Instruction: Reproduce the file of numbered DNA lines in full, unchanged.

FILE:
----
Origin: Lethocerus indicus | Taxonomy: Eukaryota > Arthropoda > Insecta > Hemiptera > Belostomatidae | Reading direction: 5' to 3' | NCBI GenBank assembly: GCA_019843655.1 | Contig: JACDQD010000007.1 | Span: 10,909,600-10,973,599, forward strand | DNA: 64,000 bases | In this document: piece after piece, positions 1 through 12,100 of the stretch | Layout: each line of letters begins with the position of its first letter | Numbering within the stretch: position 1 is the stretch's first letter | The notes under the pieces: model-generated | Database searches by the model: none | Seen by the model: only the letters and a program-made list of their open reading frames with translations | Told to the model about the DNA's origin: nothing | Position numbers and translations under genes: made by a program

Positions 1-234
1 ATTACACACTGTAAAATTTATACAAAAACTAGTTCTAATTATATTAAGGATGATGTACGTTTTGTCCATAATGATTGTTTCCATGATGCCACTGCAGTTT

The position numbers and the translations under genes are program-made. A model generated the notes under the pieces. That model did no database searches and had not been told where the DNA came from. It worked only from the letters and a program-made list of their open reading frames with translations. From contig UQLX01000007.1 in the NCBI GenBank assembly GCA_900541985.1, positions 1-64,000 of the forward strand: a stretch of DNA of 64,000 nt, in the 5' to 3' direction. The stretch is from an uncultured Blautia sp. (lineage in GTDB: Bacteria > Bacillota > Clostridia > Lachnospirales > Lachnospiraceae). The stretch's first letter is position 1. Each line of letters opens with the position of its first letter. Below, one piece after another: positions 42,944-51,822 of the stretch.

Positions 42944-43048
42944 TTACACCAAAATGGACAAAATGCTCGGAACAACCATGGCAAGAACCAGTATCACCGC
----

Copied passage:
Origin: Lethocerus indicus | Taxonomy: Eukaryota > Arthropoda > Insecta > Hemiptera > Belostomatidae | Reading direction: 5' to 3' | NCBI GenBank assembly: GCA_019843655.1 | Contig: JACDQD010000007.1 | Span: 10,909,600-10,973,599, forward strand | DNA: 64,000 bases | In this document: piece after piece, positions 1 through 12,100 of the stretch | Layout: each line of letters begins with the position of its first letter | Numbering within the stretch: position 1 is the stretch's first letter | The notes under the pieces: model-generated | Database searches by the model: none | Seen by the model: only the letters and a program-made list of their open reading frames with translations | Told to the model about the DNA's origin: nothing | Position numbers and translations under genes: made by a program

Positions 1-234
1 ATTACACACTGTAAAATTTATACAAAAACTAGTTCTAATTATATTAAGGATGATGTACGTTTTGTCCATAATGATTGTTTCCATGATGCCACTGCAGTTT

The position numbers and the translations under genes are program-made. A model generated the notes under the pieces. That model did no database searches and had not been told where the DNA came from. It worked only from the letters and a program-made list of their open reading frames with translations. From contig UQLX01000007.1 in the NCBI GenBank assembly GCA_900541985.1, positions 1-64,000 of the forward strand: a stretch of DNA of 64,000 nt, in the 5' to 3' direction. The stretch is from an uncultured Blautia sp. (lineage in GTDB: Bacteria > Bacillota > Clostridia > Lachnospirales > Lachnospiraceae). The stretch's first letter is position 1. Each line of letters opens with the position of its first letter. Below, one piece after another: positions 42,944-51,822 of the stretch.

Positions 42944-43048
42944 TTACACCAAAATGGACAAAATGCTCGGAACAACCATGGCAAGAACCAGTATCACCGC